‘Rustic’ and ‘authentic’ Hovis bread ads cleared by regulator

28 February 2024, 00:04

Hovis's ad for its Rustic White Bloomer. (ASA/PA)
Hovis’s ad for its Rustic White Bloomer. (ASA/PA). Picture: PA

Sustain’s Real Bread Campaign complained that the loaves were produced using automated industrial techniques and included ‘artificial’ ingredients.

Adverts for “rustic” and “authentic” Hovis bread have been cleared by a watchdog following complaints that the loaves are made using automated industrial techniques and contain “artificial” ingredients.

The three web pages and an Instagram post in September, for the Hovis Rustic White, Rustic Granary and Rustic Seeded Bloomer, said the loaves had been “created by our expert bakers using a traditional starter dough for more flavour and formed into an authentic and distinctive bloomer shape”.

They listed benefits of the loaves as “no artificial preservatives” and “baked with a traditional starter dough for more flavour”.

An ingredients list included the synthetic emulsifier E472e and ascorbic acid – otherwise known as Vitamin C – as a flour treatment agent.

Sustain’s Real Bread Campaign, which understood that the bread was produced using automated industrial techniques and included “artificial preservatives”, complained to the Advertising Standards Authority (ASA) that the ads were misleading.

Hovis said the Cambridge Online Dictionary defined rustic as “simple and often rough in appearance; typical of the countryside”, adding that none of its rustic bloomers were made using the Chorleywood process – a high-speed mixing process combined with dough conditioners.

They used the term “authentic” in a “limited context only”, when referring to the bloomer shape and not the product more generally, and said the term “traditional” was fitting when referring to the starter dough.

Hovis said it did not describe the bread as “artisanal” or “made by artisans” and the language was clear that the product was simply influenced by artisans, adding that “consumers readily understood the difference”.

Finally, Hovis said E472e, the food additive number for DATEM – an abbreviation of diacetyl tartaric acid ester of mono- and diglycerides, was the most commonly used emulsifier in bread products and was recognised as a dough conditioner, explaining that it was not added as a preservative.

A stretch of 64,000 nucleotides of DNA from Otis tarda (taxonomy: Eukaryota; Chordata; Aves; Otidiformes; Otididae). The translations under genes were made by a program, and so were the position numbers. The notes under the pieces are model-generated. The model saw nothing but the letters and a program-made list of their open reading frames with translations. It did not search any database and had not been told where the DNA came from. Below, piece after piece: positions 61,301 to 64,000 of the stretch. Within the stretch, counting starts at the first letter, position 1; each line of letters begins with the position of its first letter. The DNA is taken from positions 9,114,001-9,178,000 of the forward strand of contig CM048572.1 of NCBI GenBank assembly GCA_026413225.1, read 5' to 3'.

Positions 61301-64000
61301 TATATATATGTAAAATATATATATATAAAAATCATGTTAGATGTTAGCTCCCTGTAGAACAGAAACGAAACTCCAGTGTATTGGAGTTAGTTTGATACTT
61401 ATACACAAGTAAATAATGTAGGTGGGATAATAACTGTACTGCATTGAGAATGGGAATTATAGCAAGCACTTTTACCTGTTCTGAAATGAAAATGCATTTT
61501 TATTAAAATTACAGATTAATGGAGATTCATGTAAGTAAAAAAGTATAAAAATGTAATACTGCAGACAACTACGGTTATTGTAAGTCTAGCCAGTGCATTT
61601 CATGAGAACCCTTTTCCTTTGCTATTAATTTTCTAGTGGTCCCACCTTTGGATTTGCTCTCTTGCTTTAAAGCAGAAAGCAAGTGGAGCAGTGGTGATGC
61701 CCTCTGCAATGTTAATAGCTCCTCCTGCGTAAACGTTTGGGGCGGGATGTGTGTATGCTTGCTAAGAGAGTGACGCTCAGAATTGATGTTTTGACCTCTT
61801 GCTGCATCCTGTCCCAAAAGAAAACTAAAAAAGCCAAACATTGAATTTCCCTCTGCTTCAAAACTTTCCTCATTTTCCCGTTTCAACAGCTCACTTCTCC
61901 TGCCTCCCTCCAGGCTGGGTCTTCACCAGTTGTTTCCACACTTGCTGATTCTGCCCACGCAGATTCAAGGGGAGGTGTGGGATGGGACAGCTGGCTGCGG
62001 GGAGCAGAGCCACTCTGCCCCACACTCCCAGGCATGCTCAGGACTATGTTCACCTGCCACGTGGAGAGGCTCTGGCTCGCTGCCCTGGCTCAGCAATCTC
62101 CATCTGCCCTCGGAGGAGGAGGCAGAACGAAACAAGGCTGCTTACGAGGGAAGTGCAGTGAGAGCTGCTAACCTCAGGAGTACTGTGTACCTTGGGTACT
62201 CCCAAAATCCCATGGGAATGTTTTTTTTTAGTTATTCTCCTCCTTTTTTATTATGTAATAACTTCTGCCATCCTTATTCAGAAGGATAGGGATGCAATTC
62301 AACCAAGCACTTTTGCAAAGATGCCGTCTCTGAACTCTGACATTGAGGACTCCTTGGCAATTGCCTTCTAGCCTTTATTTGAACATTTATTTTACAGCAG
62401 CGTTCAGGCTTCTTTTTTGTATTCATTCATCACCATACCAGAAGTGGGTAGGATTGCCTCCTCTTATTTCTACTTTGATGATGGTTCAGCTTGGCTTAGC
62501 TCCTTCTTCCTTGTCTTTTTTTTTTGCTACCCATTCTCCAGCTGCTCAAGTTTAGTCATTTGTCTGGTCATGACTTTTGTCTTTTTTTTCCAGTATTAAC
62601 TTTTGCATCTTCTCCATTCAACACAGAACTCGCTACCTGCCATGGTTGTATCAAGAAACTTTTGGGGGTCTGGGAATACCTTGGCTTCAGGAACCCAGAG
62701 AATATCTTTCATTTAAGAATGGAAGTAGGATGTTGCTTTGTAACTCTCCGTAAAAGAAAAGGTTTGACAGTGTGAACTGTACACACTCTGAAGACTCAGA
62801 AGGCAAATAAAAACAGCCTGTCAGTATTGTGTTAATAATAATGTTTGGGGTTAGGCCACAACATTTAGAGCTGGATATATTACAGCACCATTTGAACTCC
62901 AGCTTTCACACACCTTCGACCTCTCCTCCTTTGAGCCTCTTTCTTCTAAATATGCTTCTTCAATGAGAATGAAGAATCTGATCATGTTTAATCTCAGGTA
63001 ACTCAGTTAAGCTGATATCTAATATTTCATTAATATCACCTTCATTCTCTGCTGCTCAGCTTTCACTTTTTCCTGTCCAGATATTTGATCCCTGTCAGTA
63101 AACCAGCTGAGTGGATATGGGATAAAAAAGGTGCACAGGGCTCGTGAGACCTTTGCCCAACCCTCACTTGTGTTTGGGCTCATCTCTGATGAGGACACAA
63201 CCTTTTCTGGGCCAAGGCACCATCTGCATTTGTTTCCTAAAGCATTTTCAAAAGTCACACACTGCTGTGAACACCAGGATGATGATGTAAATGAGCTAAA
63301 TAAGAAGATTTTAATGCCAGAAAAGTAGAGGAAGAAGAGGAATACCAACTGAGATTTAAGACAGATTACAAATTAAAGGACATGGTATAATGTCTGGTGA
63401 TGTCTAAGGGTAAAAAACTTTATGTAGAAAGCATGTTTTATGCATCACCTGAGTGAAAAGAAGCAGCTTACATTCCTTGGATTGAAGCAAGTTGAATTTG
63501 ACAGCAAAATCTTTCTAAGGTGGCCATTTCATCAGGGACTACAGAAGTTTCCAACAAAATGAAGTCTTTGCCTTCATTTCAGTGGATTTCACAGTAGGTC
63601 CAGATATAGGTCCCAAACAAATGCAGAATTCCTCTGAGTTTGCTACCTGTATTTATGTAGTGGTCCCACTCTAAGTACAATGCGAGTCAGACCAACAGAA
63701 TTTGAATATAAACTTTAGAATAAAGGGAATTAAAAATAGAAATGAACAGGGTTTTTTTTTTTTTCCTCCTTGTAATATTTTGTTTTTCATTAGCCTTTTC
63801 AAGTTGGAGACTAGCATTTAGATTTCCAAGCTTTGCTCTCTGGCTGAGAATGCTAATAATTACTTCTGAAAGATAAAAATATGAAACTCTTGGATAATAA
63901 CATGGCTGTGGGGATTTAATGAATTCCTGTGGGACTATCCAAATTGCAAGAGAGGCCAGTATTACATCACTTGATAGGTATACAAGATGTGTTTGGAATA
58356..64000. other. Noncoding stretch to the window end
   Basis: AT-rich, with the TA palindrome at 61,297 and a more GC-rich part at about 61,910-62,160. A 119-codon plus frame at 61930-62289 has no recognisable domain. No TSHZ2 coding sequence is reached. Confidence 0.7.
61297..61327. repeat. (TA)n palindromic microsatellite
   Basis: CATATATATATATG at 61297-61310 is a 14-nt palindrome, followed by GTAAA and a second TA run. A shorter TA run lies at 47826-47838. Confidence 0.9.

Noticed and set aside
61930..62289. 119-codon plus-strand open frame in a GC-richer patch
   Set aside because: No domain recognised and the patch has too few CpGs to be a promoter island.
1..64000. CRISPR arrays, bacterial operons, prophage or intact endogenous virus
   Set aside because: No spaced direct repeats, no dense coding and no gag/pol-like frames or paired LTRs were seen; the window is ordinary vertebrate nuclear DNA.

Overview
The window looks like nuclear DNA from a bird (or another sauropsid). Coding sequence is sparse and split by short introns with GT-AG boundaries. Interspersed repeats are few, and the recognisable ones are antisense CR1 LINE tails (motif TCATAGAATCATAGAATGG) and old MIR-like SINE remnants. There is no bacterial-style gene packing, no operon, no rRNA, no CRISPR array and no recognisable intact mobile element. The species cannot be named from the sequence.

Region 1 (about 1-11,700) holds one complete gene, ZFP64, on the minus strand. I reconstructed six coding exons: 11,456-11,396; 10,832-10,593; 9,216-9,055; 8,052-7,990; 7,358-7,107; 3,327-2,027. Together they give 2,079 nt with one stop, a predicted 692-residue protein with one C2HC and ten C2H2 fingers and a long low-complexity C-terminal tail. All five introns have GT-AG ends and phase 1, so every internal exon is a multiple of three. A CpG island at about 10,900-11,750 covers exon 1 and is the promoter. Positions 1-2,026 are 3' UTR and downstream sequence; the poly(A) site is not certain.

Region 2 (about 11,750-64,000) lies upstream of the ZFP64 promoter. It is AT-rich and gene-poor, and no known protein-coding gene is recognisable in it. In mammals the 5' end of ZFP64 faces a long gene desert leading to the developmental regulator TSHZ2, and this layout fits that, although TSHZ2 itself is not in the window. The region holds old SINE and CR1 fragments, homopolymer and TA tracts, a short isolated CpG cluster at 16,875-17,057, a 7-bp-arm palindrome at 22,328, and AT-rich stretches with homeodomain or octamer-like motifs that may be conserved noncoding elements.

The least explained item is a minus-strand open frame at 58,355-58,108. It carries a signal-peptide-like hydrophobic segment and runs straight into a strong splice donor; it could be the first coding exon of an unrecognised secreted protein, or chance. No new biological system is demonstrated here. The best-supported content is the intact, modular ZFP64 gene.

It said ascorbic acid was classified by the Food Standards Agency as an antioxidant and not as a preservative.

The ASA did not uphold any part of the Real Bread Campaign’s complaint, ruling that because the Hovis brand was well known, the ads appeared on their own website and Instagram page and the products were shown in plastic packaging, “consumers would understand that the products had been produced on an industrial scale”.

The regulator added: “Furthermore, we considered that consumers would understand that the products had been produced on an industrial scale and therefore probably contained some additional ingredients other than the basic ingredients required to make bread.

“Because the breads did not contain any preservatives and the lists of ingredients were presented clearly alongside the claim which made clear that they contained other additives, we concluded that the claim ‘no artificial preservatives’ was not misleading.”

Real Bread Campaign coordinator Chris Young said: “Shoppers need clear, honest information in order to make better-informed choices.

“When corporations use language like ‘artisan’ or ‘authentic’, they are implying the product is produced to better standards.

“In our view people are having the wool pulled over their eyes, which is made even worse when they’re being charged higher prices for supposedly ‘premium’ products that are arguably little different from other industrial loaves.”

By Press Association